After promising immigration reform consistently over the last 6 years, President Obama has finally kept his word. Unfortunately, the President was forced to act unilaterally to do everything in his power to begin to solve our nations broken immigration system. He has been praised by his supporters and fellow democrats but has been quickly criticized by republicans nationwide.
With every great change made to our nation comes great controversy. Despite the fact that everyone intends to have the best interest in mind for our country, not everyone agrees on what those interests are. Republican Speaker of the House John Boehner came out and publically declared his anger towards the president for making this decision. He believes that the president has no right to act on his own and that he has acted beyond the means of his constitutional powers.
It was publically announced today that Texas, along with 16 other states, have filed a lawsuit against the Obama administration for doing what they believe is unconstitutional. Their claims are loosely based on the idea that the president does not have the authority to act unilaterally on issues such as immigration. It is clearly a partisan gripe though because when President Bush decided to invade Iraq unilaterally he had an enormous amount of support from Republicans.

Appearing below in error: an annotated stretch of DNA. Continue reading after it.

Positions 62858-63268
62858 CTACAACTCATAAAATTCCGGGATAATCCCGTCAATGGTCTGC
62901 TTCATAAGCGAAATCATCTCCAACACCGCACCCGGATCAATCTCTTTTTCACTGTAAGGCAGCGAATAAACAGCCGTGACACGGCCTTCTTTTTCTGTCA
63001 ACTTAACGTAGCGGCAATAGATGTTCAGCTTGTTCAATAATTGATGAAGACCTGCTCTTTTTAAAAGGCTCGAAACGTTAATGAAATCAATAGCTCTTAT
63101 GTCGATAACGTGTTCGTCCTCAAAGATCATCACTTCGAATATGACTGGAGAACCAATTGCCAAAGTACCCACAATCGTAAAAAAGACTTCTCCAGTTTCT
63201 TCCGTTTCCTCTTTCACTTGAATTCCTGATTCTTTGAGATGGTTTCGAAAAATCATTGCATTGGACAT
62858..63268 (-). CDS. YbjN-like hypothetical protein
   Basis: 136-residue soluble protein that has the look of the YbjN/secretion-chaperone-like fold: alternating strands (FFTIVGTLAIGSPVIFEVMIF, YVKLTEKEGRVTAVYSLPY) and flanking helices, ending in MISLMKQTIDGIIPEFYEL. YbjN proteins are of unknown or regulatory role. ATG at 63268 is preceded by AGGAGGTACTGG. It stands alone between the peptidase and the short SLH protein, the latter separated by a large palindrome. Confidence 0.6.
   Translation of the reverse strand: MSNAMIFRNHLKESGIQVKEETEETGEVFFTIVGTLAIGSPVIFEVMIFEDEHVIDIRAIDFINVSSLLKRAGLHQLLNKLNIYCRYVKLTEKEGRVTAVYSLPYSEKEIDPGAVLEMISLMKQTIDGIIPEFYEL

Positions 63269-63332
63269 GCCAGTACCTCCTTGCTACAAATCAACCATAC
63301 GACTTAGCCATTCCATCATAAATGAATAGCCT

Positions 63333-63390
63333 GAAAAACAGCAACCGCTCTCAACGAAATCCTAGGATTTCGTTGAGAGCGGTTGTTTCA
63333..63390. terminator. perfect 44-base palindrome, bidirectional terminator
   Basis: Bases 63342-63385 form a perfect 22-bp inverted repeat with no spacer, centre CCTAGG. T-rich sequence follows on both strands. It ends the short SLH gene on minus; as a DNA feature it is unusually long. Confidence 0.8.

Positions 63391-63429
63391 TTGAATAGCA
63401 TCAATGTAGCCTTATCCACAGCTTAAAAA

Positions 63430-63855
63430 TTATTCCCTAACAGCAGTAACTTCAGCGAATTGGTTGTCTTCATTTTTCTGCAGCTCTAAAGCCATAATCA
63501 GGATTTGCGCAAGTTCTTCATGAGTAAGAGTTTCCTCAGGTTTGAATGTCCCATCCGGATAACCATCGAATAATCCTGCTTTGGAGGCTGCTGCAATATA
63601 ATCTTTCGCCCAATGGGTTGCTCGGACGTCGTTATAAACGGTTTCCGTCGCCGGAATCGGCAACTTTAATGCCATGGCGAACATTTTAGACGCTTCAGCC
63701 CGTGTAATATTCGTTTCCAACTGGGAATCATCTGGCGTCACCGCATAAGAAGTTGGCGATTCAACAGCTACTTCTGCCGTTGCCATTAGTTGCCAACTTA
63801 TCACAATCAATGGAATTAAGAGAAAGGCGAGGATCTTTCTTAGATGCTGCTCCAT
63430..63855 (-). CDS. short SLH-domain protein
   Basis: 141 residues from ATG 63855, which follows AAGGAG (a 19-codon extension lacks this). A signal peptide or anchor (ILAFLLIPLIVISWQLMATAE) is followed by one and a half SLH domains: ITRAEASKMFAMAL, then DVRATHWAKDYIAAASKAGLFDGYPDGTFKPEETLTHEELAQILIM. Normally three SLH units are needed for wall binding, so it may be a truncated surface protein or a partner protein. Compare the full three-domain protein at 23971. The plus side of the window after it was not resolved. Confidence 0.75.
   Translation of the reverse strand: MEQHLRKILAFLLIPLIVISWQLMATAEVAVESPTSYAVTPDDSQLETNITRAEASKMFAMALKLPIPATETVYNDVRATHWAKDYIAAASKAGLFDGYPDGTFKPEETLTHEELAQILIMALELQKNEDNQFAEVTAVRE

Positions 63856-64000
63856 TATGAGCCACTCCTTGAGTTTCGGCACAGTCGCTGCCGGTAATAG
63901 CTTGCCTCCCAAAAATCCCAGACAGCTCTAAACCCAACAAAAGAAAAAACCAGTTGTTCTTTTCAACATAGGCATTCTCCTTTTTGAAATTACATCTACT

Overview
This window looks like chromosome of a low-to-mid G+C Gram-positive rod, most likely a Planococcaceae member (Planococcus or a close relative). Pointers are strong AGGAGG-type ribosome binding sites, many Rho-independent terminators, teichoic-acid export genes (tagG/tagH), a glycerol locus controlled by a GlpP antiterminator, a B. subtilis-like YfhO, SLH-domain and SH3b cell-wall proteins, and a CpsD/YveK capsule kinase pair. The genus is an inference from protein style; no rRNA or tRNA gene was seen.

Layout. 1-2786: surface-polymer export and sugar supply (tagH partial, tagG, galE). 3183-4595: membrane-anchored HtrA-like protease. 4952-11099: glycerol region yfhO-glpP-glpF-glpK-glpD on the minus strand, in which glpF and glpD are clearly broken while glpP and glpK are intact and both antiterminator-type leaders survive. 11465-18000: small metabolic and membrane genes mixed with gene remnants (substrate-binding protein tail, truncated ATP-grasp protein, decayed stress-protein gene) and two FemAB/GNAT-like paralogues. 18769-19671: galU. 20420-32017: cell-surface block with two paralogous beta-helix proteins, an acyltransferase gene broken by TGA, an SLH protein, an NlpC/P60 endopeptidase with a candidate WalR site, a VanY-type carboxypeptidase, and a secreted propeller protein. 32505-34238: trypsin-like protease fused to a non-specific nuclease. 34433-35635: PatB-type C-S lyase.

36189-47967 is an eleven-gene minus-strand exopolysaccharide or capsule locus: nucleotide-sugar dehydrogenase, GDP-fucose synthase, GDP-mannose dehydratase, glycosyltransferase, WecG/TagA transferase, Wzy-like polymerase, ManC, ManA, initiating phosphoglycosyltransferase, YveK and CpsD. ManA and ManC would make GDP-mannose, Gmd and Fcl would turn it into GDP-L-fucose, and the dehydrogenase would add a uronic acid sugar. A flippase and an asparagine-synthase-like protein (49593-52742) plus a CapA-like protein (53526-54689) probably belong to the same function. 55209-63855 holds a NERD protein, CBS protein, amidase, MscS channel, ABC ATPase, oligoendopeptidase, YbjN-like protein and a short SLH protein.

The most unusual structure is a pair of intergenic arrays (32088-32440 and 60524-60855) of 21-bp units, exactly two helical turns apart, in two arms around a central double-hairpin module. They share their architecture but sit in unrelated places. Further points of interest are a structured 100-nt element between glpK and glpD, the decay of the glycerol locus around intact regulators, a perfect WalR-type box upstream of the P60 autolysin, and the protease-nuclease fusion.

Only time will tell what will come of all of this, but for now the President’s new policy will help dozens of families stay united and gain the legal citizenship they have sought out for years. It is important to remember JFK’s statement that this country was founded by immigrants. Without the ingenuity of immigrants our country would not be what it is today. It is the diversity of this nation that makes us strong and makes us a force to be reckoned with.
Montgomery, David, and Julia Preston. "Executive Action on Immigration Prompts Texas to Sue." The New York Times. The New York Times, 3 Dec. 2014. Web. 3 Dec. 2014. <http://www.nytimes.com/2014/12/04/us/executive-action-on-immigration-prompts-texas-to-sue.html?ref=politics>.